The New York Times said the following in an editorial:
Battered by weeks of criticism about surveillance abuses, President Barack Obama has embarked on a reassurance offensive. The spy programs have been used narrowly, he said on PBS’ “Charlie Rose” program Monday and have been effective in stopping several terror plots. He promised to press for more declassification of intelligence work, and he said he would energize a dormant civil liberties board. Despite all the existing oversight, he said, “the public may not fully know, and that can make the public kind of nervous, right?”
The president is right that many Americans are nervous about what they have recently learned, and his assurances will have to go much further to allay those fears. His promises lacked specificity, and some of his descriptions of domestic spy work verged on the misleading.
Obama said that no phone or Internet conversation can be monitored without a warrant from the court established by the Foreign Intelligence Surveillance Act. Asked whether that process should be more transparent, Obama responded with this astonishing statement: “It is transparent. That’s why we set up the FISA court.”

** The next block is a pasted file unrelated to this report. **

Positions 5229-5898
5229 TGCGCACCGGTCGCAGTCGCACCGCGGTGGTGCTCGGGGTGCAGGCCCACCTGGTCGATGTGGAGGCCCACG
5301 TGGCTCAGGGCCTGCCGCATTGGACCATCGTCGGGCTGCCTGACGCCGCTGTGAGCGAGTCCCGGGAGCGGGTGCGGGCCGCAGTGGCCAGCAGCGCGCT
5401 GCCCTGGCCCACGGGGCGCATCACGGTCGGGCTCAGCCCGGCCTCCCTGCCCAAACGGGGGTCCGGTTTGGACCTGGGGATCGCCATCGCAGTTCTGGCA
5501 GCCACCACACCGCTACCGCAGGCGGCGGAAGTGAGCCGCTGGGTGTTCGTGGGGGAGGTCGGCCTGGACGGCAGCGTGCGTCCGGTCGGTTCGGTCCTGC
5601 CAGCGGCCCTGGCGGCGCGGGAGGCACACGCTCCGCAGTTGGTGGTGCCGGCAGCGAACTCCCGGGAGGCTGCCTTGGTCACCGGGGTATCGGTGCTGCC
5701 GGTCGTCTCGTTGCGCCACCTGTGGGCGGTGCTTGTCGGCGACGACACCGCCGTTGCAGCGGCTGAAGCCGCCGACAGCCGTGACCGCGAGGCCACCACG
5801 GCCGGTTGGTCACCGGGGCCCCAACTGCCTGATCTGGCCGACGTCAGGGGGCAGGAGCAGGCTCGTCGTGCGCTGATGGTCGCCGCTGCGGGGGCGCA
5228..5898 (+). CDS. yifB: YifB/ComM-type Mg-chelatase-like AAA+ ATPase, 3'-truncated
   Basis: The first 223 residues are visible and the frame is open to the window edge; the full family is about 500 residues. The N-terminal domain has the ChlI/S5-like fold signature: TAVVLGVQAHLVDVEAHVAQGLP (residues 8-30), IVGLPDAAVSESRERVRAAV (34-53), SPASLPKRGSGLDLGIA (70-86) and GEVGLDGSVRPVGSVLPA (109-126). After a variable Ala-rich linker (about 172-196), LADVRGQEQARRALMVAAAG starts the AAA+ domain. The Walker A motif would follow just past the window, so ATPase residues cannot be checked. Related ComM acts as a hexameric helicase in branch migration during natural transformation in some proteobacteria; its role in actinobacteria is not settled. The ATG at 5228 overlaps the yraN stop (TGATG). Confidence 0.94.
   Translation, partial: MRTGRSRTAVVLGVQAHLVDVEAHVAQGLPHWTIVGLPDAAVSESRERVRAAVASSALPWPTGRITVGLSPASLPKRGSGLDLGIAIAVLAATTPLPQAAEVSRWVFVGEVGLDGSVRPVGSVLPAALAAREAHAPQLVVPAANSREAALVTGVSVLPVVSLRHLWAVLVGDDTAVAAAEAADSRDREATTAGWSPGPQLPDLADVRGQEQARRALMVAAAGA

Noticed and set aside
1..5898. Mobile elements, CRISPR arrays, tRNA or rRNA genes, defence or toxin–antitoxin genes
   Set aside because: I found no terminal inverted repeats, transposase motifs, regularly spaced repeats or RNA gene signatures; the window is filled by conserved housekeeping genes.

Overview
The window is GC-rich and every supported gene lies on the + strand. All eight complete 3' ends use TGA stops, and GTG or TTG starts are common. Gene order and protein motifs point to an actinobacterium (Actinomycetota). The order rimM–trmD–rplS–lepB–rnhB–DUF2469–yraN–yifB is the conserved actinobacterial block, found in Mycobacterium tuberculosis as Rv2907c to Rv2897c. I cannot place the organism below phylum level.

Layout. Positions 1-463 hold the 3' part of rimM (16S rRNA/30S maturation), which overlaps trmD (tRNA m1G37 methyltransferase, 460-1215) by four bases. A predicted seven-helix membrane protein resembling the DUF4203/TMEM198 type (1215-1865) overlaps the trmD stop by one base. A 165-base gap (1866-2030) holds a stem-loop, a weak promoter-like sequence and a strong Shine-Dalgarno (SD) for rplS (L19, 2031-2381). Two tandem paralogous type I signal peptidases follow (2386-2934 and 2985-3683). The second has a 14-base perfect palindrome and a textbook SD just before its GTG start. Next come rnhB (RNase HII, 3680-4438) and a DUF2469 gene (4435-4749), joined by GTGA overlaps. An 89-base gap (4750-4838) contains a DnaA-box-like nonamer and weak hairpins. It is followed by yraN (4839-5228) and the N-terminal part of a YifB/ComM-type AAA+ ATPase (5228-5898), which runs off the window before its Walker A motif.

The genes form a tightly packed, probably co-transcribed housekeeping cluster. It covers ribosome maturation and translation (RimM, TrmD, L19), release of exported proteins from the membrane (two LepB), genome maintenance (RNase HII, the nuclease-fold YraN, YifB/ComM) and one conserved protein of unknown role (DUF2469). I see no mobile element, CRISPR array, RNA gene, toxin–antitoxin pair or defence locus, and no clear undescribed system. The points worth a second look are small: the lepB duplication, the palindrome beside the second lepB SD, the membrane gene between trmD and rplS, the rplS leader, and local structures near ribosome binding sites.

Perhaps the court is transparent to him and the intelligence agencies, but it is utterly opaque to the public. All decisions by the court are top secret. The court has refused to release its interpretations of federal law, even in summary form, and without identifying details.
If the president is serious about declassifying some secrets, he should have said he would start with the court. And at the top of the list should be its opinion that broadened the Patriot Act to allow the collection of every phone record, a power that surprised even the Republican lawmakers who wrote the act. The opinion is the subject of a federal lawsuit, and the Obama administration has fought its release. Obama should publicly support a bill, sponsored by a bipartisan group of at least eight senators, that would require the court’s opinions to be made public.
The president acknowledged that the vast collection of call records “has enormous potential for abuse,” but he promised that it wasn’t being used to spy on innocent citizens. But, if that’s the case, why not promise to end the mass collection, acquiring records only in cases of suspicion? It doesn’t seem particularly effective as it is. At a hearing Tuesday, Gen. Keith Alexander, the director of the National Security Agency, said that 90 percent of the foiled terror plots were found through requests for Internet traffic, not through the call records.
Obama didn’t mention that he waited three years to name a full slate to the civil liberties board; Republicans delayed it by another year. The board is now up and running, but its recommendations won’t mean anything unless the president is willing to break free of the secretive intelligence world and stand for real transparency.
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